John Hannan was my wife's maternal grandfather. A regular soldier before WW1, he served 10 years in India. His unit, the 1st Gordon Highlanders, was rushed to France in 1914. He took part in the bitter battles of Mons, Le Cateau, 1st Marne, Aisne, La Bassť, and 1st Ypres, during which he was knocked unconscious in hand-to-hand combat and taken prisoner. He spent the rest of the war as a PoW in Germany. There he taught himself German and escaped three times but each time was recaptured after days at liberty. 'Daidy', as he was affectionately known to his family, was an extremely active man. Still salmon fishing in the Scottish Highland's swift rivers well into his eighties, he died in his nineties in 1976.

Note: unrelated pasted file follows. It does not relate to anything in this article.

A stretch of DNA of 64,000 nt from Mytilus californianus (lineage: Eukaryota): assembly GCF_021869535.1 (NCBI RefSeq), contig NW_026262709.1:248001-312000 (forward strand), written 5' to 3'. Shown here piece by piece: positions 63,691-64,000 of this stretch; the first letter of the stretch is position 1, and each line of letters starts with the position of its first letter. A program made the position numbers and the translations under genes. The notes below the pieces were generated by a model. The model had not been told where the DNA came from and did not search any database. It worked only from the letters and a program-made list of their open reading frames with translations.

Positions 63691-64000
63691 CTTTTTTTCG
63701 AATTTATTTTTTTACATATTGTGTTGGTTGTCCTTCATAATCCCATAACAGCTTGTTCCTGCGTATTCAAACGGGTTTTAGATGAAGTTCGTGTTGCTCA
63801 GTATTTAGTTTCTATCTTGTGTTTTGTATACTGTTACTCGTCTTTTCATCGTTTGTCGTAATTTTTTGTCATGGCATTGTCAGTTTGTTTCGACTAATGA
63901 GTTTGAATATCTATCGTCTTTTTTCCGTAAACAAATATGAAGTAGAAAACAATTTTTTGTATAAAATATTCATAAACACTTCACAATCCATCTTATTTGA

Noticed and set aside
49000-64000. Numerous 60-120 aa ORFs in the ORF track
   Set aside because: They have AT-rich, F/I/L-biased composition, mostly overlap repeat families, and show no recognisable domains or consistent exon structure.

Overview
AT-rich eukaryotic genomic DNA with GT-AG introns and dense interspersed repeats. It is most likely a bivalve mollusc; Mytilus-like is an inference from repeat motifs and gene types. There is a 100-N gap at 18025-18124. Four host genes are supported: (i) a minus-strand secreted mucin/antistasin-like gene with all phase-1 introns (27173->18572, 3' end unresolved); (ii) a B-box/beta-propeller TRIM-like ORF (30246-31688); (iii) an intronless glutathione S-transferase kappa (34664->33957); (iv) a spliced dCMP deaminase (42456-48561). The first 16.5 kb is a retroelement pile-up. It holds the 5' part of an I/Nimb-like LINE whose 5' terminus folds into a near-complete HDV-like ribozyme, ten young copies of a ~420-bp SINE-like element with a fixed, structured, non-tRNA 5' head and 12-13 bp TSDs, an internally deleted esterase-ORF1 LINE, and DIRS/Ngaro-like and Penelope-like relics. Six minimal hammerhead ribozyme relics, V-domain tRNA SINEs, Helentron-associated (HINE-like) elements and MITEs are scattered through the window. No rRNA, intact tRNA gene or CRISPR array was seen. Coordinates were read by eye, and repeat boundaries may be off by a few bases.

In this photograph of his medals I placed his 1914 Star rosette on his medal ribbon as the actual Bar is missing. This was really due to a fault in design which led to the loss of many of these Bars. Taprell Darling says "The Bar is of the same metal as the Star, and is of simple design with the inscription '5th AUG.-22ND NOV. 1914' on a frosted ground. It is not fitted to slide over the ribbon in the customary manner; but has four small holes pierced at the corners for sewing to the ribbon, a somewhat clumsy expedient which might result in accidental loss".
SeeDiary of the 1st Gordon Higlanders 1914